Hoi An Old Town
travel,  Vietnam

7 Amazing Experiences in Hoi An, Vietnam

Hội An, (aka Hoi An or Faifoo) located in central Vietnam about a 45 minute drive from the city of Da Nang, often emerges as a favourite among travellers of Vietnam, myself included.

Girl in floral trouser on bridge in Hoi An Vietnam

Formerly known as Faifoo, Hoi An is known for its well-preserved ancient town featuring a mix of Japanese, Chinese, French, and Vietnamese architecture, situated on a number of canals (earning it the nickname ‘Venice of the East’) on the Thu Bồn River. Lined with lush palm trees and multicoloured silk lanterns hanging everywhere, combined with gorgeous beaches makes it an unmissable destination.

While it can be easily seen in a couple of days, stay longer if possible, taking in all the sights, and make sure to include the following in your visit to Hoi An, Vietnam.

*Disclosure: this post contains some affiliate links, meaning, at no additional cost to you, I will earn a commission if you click through and make a purchase

Visit Hoi An’s Ancient Town sites

Colourful shop fronts and silk lanterns line Hoi An Old Town streets in central Vietnam

If you’ve been travelling around Vietnam already before arriving in Hoi An, you’ll probably find the pedestrianised Ancient Town as a much-needed break from the crazy motorcycles. It is full of tourists in their place, but as we were there slightly in the off-season (October) we were usually the only ones at each of the sites.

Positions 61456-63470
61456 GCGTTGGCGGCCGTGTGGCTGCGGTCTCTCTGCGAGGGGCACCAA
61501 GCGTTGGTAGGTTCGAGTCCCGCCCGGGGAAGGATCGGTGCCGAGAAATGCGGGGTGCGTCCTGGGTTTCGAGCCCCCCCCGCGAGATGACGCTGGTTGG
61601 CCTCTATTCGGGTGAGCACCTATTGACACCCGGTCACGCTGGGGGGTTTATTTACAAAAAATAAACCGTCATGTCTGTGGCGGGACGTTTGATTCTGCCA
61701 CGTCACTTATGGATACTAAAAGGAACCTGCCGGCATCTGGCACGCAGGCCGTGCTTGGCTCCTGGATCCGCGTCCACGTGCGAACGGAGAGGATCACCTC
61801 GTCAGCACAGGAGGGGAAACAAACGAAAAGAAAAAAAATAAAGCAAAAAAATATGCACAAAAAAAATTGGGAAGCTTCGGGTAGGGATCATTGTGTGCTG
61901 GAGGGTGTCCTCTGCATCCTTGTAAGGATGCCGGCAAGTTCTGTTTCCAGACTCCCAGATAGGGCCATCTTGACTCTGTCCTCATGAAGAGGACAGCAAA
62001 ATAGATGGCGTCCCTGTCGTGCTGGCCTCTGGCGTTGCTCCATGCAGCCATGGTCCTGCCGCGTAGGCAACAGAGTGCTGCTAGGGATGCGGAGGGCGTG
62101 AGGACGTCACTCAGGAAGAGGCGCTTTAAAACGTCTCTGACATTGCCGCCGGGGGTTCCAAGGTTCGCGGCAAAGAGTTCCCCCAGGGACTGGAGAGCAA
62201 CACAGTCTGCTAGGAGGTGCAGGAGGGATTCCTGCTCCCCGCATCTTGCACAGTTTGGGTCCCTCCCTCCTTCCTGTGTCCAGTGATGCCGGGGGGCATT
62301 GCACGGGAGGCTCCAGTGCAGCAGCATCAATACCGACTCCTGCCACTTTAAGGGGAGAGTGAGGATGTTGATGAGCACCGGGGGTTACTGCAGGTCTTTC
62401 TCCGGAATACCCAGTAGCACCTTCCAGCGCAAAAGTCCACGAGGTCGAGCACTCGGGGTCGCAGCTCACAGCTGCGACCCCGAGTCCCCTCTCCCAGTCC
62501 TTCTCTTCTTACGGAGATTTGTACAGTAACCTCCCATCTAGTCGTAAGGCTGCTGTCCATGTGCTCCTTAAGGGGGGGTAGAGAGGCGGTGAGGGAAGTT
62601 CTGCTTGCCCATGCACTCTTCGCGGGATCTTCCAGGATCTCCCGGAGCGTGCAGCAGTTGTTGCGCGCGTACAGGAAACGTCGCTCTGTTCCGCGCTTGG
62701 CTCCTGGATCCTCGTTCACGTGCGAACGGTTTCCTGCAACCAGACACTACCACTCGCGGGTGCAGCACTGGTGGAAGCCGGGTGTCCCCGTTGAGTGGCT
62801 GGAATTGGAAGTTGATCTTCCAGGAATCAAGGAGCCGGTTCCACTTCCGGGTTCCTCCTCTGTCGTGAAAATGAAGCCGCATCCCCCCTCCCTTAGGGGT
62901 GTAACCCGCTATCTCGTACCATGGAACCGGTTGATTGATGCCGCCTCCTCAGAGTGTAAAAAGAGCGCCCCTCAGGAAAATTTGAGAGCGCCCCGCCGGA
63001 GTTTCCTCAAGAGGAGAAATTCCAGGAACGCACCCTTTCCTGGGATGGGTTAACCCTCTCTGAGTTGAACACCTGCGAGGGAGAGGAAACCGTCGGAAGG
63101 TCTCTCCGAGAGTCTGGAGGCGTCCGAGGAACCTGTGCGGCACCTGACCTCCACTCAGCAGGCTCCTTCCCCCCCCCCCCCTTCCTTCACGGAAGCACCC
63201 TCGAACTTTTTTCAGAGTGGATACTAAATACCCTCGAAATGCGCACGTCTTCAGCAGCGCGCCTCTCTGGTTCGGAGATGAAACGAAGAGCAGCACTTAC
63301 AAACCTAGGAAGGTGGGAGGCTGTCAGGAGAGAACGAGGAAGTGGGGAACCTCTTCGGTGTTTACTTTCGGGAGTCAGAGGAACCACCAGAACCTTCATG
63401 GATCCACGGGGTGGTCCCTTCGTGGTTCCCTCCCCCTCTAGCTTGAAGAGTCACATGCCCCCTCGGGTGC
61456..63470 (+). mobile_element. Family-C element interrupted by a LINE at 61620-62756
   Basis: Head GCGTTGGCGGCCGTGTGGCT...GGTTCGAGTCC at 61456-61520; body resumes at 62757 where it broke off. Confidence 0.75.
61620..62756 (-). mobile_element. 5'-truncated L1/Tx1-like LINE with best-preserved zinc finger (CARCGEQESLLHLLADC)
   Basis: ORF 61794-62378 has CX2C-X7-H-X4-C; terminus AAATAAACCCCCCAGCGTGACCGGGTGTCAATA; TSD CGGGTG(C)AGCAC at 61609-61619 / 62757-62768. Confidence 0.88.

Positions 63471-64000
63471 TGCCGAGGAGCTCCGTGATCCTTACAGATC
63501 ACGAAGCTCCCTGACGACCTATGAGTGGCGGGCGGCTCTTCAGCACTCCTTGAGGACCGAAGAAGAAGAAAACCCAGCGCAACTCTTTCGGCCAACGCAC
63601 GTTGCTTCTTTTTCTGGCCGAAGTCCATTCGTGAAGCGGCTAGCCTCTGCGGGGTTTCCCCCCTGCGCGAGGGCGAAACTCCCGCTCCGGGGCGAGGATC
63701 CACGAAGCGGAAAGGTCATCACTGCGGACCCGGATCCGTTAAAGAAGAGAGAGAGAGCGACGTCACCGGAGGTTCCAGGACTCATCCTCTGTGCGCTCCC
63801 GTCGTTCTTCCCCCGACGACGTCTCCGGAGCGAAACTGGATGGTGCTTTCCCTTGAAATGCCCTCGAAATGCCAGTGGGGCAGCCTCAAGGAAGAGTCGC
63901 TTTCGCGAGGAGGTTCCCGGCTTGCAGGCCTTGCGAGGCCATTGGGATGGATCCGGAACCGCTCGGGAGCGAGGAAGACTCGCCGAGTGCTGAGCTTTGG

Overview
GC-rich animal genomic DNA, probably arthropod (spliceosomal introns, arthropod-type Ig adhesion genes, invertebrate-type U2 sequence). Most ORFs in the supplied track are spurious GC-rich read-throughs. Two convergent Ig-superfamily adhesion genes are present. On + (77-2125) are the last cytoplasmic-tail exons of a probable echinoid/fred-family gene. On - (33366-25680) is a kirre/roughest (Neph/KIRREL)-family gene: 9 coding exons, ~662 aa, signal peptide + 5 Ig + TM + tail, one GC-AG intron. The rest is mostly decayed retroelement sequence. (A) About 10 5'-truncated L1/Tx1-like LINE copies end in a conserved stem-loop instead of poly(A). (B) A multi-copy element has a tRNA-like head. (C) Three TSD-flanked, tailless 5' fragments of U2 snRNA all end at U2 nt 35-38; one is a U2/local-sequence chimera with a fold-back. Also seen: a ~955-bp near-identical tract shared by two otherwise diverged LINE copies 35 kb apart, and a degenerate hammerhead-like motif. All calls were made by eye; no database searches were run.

Phuc Kien Assembly Hall Hoi An Anicent Town Vietnam

To see the sites of the Ancient Town, you purchase a ticket at one of the offices (there’s one right outside the Japanese Bridge) allowing you into five sites out of 21 of your choice at 120k Dong. We stopped by:

  • The Japanese Bridge
  • Old House if Phung Hùng
  • Quang Trieu Assembly Hall
  • Quam Am Pagoda
  • Quang Cong Temple
Japanese covered bridge Hoi An Old Town
Japanese Covered Bridge
Phung Hung House Hoi An Ancient Town Vietnam

Shop at Hoi An’s Night Market

Hoi An’s night market is a great place to pick up souvenirs and gifts, try some local food, or just soak up the lantern-lit atmosphere. Around 50 stalls line the street, selling the usual souvenirs such as magnets and shot glasses, as well as jewellery, bags, clothes, silk lanterns and more.

Street vendor making silk lanterns in Hoi An Ancient Town Vietnam

Like any market in Vietnam, you can haggle over prices, and the stall holders are generally willing to make a deal if you buy more than one of an item. There were also several stalls selling sweet treats, and we snacked on some Thai-style banana pancakes as we browsed.